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Date and Time of the Query: 2019-08-24 T19:15:41 PDT
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Notes for object PKS 0454-234

8 note(s) found in NED.


1. 2005A&A...435..839T
Re:0454-234
4.2 Previously identified inverted-spectrum sources
B0454-234: this source is an HPQ at z = 1.003. It was classified as a
GPS source by Tornikoski et al. (2001) but the new dataset shows a
declining spectrum inverted only during the outbursts. This source is
also labelled as flat because the variability (Var_{DELTA}S,max_ =
3.05) is not high enough for the idb classification.

2. 2004ApJS..155...33S
Re:VSOP J0457-2324
VLBApls image has a faint component extending off the core to the
west.

3. 2004A&A...424...91E
Re:PKS J0457-2324
J0457-2324: noted as a new source with a GPS-type spectrum by Tornikoski
et al. (2001), with turnover at 3 GHz. Possible core-jet morphology in
the VLBA observations of Fomalont et al. (2000).

4. 2001ApJS..134..181J
Re:PKS 0454-234
0454-234. - The 2.3 and 8.5 GHz images of Fey et al. (1996) show that
this quasar has a core-dominated structure with a weak jet out to 5 mas
along P.A. ~ -130. Our images at 43 GHz (Fig. 8) show an unresolved core,
plus a weak component (B) detected only in 1996 May at a similar P.A. as
at the lower frequencies. The faint structure to the east in 1995.47 is
probably an artifact of the noisy data and limited uv coverage.

5. 2001AJ....121.1306T
Re:PKS 0454-234
B0454-234 (z = 1.003). - This is an HPQ, with an optical polarization
up to p = 27% (Wills et al. 1992). The source exhibits strong variability
from 2 to 230 GHz. Based on only one epoch but simultaneous observations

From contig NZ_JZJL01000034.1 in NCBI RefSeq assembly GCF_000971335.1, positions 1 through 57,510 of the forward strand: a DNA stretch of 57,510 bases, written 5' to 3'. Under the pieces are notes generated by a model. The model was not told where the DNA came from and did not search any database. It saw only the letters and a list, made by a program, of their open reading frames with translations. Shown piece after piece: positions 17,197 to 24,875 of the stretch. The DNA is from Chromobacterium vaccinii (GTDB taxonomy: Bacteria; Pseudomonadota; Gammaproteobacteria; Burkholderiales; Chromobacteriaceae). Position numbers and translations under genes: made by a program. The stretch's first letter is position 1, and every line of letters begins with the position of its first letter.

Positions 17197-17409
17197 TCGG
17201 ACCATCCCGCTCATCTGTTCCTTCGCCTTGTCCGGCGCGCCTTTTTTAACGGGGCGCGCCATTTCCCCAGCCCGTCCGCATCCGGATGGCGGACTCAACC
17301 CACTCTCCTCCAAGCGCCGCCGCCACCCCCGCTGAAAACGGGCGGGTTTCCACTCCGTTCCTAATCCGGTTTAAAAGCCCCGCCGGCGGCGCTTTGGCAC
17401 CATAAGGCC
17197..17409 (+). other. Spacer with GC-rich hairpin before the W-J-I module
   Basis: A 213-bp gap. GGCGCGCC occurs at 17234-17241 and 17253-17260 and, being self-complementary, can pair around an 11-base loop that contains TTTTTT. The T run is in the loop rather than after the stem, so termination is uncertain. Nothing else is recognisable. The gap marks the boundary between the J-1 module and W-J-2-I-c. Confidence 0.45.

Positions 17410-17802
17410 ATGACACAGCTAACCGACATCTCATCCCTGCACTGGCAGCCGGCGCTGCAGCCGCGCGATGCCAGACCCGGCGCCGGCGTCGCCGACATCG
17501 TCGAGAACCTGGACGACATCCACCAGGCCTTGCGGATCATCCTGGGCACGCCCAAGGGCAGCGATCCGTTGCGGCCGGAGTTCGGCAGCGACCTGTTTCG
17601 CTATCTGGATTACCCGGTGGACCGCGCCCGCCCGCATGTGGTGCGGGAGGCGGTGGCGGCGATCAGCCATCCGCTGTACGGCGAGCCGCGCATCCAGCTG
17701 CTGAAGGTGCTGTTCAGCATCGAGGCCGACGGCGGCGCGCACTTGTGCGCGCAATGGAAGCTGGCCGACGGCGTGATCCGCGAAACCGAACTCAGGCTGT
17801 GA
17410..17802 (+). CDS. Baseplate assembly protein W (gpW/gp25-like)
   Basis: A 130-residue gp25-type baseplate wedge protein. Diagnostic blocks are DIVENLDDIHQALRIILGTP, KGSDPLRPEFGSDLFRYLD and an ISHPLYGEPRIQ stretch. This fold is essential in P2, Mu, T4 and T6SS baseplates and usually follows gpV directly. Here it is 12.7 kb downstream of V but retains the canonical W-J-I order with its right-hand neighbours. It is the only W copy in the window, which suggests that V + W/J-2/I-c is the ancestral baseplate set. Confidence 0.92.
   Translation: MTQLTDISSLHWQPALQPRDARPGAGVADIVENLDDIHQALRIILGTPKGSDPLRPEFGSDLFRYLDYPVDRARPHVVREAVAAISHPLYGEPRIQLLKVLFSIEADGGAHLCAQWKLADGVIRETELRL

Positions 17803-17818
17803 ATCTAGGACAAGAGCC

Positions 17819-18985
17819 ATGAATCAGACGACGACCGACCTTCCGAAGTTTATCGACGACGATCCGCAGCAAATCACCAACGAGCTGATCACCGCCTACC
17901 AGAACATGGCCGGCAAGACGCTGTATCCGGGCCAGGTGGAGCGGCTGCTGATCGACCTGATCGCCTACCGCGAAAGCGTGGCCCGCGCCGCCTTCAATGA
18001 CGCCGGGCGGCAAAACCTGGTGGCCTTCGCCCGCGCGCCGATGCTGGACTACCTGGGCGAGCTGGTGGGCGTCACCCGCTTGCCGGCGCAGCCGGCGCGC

at 1 and 3.9 GHz (Kovalev et al. 1999), the radio spectrum of this source
seems to be inverted to ~3-4 GHz. During outbursts the spectrum is inverted
all the way up to 20 GHz, but in the quiescent state the spectrum steepens
after 8 GHz.

6. 2000ApJS..131...95F
Re:VSOP J0457-2324
J0457-2324. - The source exhibits a mas-scale structure which, according
to the USNO multiepoch monitoring at 2.3 and 8.4 GHz over the period from
1994 July through 1998 April, undergoes considerable changes in the
brightness distribution and positions of the major structural features.
Our image is qualitatively consistent with the structural pattern of the
source. Notably, the ~4 mas southwest extension visible in our image is
aligned with the 2.3 GHz extension detected at several epochs by the USNO
monitoring. The single-epoch 15 GHz observation by the USNO group indicates
a secondary structure at a distance of ~1 mas towards the southeast which
is consistent with the model fitting of our data. We note a difference of
~90^deg^ in position angles of secondary components in our image and the
5 GHz VLBI image by Shen et al. (1998). Albeit relatively large, this
difference could be attributed to the structural variability in the source
(the images obtained are separated by 3 yr).

7. 1998AJ....115.1357S
Re:PKS 0454-234
PKS 0454-234 (OF-292; Fig. 1g).--This is listed as a BL Lac object (Ledden &
O'Dell 1985) because of its featureless optical spectrum (Wilkes et
al. 1983). An initial redshift determination of 1.009 (Wright, Ables, & Allen
1983) was later refined to z=1.003 (Stickel, Fried, & Kuhr 1989). It is a highly
polarized quasar, with optical polarization up to 27% (Wills et al. 1992).
PKS 0454-234 was detected at marginal significance by EGRET at greater than
100 MeV {gamma}-ray energies (Thompson et al. 1993a).

8. 1998AJ....115.1357S
Re:PKS 0454-234
PKS 0454-234 was detected in the 2.3 GHz Tracking and Data Relay Satellite
System (TDRSS) experiment on a baseline of 1.8 Earth diameters (Linfield et
al. 1989), and in a 22 GHz ground survey on a baseline of 10,000 km
(Moellenbrock et al. 1996). Our 5 GHz VLBI image shows an asymmetric morphology
with a strong core and a compact jetlike component to the northwest at a
position angle of -62^deg^. The brightness temperature of the core as derived
from our model is about 6x10^11^ K. A Doppler beaming factor of 5.3 is estimated
using the X-ray flux density at 1 keV and core structural parameters. For
comparison, a value of 3.6 was derived from the variability timescale (Dondi &
Ghisellini 1995).


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